Transcript Document

UNIT FOUR: Matter and its Changes
 Chapter 12 Atoms and the Periodic
 Chapter 13 Compounds
 Chapter 14 Changes in Matter
 Chapter 15 Chemical Cycles and
Climate Change
Chapter Sixteen: Compounds
 13.1 Chemical Bonds and
 13.2 Chemical Formulas
 13.3 Molecules and Carbon
Chapter 13.3 Learning Goals
 Explain the significance of carbon in the
structure of many different molecules.
 Describe the importance of carbon to
living organisms.
 Compare and contrast the structure and
function of carbohydrates, lipids, proteins,
and nucleic acids.
Investigation 13C
Carbon and its Chemistry
 Key Question:
What are some common molecules that contain
13.3 Molecules and Carbon
 In addition to the elements from which it is
made, the shape of a molecule is also
important to its function and properties.
 We use structural diagrams to show the shape
and arrangement of atoms in a molecule.
13.3 Structural diagrams
 Two substances have the same formula as
aspirin, but not its pain relieving properties.
13.3 The chemistry of carbon
Carbon molecules come in three basic
forms: straight chains, branching chains,
and rings.
All three forms are found in important
biological molecules.
13.3 Organic compounds
 Organic chemistry is the branch of chemistry
that specializes in carbon compounds, also
known as organic molecules.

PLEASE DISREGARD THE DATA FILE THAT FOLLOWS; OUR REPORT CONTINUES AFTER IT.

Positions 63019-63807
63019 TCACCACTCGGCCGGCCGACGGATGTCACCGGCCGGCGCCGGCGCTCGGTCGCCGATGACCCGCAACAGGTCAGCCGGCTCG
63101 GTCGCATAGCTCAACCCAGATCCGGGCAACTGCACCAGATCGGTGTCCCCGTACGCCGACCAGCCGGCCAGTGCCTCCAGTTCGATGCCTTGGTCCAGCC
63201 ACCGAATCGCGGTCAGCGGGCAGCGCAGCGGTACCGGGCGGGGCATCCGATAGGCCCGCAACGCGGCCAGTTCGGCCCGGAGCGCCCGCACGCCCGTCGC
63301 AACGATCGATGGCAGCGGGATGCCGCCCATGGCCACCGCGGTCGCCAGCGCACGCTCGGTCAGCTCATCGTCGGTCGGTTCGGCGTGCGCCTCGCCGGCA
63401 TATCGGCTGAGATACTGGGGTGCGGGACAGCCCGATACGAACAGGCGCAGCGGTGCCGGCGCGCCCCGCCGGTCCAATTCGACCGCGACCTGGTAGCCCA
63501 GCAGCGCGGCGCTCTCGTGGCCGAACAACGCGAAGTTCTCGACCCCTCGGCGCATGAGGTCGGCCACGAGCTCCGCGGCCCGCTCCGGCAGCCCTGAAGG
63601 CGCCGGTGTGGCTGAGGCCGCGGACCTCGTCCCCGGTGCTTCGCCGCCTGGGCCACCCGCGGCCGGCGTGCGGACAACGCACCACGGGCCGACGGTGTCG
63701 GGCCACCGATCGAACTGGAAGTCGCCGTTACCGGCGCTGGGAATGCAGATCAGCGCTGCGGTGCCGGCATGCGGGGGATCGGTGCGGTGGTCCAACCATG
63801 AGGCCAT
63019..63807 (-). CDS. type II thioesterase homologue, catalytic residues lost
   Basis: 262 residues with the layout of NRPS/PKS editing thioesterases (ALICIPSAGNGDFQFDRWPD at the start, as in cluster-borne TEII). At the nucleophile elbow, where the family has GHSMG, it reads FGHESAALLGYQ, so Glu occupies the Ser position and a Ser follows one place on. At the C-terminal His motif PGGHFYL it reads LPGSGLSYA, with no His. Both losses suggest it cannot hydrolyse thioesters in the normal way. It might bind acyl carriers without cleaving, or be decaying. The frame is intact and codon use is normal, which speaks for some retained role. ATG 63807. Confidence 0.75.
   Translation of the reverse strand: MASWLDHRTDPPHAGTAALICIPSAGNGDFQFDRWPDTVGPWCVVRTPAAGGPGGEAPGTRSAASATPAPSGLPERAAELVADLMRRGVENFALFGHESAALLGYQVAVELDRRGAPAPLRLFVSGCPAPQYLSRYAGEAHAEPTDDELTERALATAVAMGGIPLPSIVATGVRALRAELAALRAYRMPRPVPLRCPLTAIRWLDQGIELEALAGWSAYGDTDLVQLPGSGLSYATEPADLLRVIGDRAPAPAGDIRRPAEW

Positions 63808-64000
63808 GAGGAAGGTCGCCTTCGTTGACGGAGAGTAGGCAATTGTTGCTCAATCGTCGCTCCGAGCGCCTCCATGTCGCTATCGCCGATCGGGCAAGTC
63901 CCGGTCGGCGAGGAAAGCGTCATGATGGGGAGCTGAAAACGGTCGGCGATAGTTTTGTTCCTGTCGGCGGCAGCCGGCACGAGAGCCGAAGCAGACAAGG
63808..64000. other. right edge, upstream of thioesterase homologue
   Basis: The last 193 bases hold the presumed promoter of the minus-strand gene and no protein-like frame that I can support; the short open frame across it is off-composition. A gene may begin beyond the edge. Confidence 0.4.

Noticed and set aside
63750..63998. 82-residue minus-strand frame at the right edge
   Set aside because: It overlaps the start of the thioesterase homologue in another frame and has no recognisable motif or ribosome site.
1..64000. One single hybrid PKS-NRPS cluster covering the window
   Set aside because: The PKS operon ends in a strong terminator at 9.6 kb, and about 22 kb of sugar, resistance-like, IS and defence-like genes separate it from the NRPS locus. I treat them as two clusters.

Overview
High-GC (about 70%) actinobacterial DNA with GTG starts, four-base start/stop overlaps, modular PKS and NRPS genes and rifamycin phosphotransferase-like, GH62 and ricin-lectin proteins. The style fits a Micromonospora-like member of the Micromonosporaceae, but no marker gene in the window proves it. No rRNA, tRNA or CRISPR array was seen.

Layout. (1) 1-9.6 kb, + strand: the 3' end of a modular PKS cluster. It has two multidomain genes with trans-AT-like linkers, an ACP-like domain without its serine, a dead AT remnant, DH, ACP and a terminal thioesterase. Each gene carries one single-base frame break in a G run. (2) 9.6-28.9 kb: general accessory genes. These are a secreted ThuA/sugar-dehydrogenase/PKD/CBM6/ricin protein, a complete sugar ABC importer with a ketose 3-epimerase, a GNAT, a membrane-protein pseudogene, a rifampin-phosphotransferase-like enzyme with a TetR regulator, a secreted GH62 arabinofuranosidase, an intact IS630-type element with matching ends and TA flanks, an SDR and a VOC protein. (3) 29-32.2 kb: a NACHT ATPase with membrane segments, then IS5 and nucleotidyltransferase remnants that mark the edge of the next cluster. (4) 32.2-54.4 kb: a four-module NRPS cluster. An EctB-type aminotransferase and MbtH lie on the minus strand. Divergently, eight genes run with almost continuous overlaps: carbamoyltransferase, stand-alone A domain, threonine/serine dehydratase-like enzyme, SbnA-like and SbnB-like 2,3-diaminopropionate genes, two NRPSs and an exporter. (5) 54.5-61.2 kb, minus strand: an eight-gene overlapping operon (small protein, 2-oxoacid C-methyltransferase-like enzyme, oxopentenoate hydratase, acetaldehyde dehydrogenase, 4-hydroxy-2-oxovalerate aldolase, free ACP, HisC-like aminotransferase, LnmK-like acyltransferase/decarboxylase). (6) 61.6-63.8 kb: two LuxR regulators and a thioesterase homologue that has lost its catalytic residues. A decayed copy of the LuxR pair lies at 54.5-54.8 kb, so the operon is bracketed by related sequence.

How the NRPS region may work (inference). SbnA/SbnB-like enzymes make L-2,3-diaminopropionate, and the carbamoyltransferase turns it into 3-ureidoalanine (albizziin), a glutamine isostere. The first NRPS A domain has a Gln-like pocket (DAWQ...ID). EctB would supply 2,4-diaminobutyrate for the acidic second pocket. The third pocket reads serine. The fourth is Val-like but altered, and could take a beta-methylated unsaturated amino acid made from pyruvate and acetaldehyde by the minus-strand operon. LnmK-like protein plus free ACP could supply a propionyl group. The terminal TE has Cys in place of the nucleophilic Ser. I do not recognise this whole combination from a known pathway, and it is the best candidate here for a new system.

 Plastic, rubber, and gasoline are important
carbon compounds.
 Scientists classify the organic molecules in
living things into four basic groups:
carbohydrates, proteins, fats, and nucleic
13.3 Carbohydrates
Carbohydrates are
compounds made
from carbon,
hydrogen, and
Carbohydrates are
classified as either
sugars or starches.
13.3 Carbohydrates
Carbohydrates are
mainly composed of
carbon, hydrogen,
and oxygen in a ratio
of about 1:2:1.
Glucose, C6H12O6, is a
simple sugar.
Table sugar is a
carbohydrate called
13.3 Carbohydrates
Starches are long chains of simple
sugars joined together.
Cellulose is the primary molecule in
plant fibers, including wood.
13.3 Lipids
Like carbohydrates,
lipids are energy-rich
compounds made
from carbon,
hydrogen, and
oxygen whose ratio
is much less than
Lipids include fats,
oils, and waxes.
13.3 Lipids
A typical fat molecule has a two-part
fatty acid chains
13.3 Saturated or unsaturated fat?
 In a saturated fat,
carbon atoms are
surrounded by as
many hydrogen
atoms as possible.
 An unsaturated fat
has fewer
hydrogen atoms
than it could have.
13.3 Proteins
Proteins are basic molecular building
blocks of cells and all parts of animals.
Proteins are among the largest organic
13.3 Enzymes
 Only certain parts
of a protein are
chemically active.
 The shape of a
protein determines
which active sites
are exposed.
13.3 Proteins
 Protein molecules are
made of smaller
molecules called amino
 Your cells combine
different amino acids in
various ways to make
new and different
13.3 Nucleic Acids
 Nucleic acids are compounds made of
long, repeating chains called
Each nucleotide
a sugar
a phosphate
molecule, and
a base
13.3 DNA and nucleic acids
 DNA is a nucleic acid .
 A DNA molecule is put
together like a twisted
This model shows a short
piece of the flattened DNA
A DNA molecule is usually
twisted and much longer.
13.3 DNA
 Each side of the
ladder is made of:
5-carbon sugars
called deoxyribose
 and phosphate
13.3 DNA
 There are four
nitrogen bases in
two matched pairs.
The Spin on Scrap Tires
 As the number of cars on the
road increases each year, so
does the number of scrap tires.
For many years, the only disposal
options were to throw scrap tires
into landfills or burn them, which
caused air pollution. Today,
scientists and engineers are
coming up with innovative ways
to put a new spin on discarding
old tires.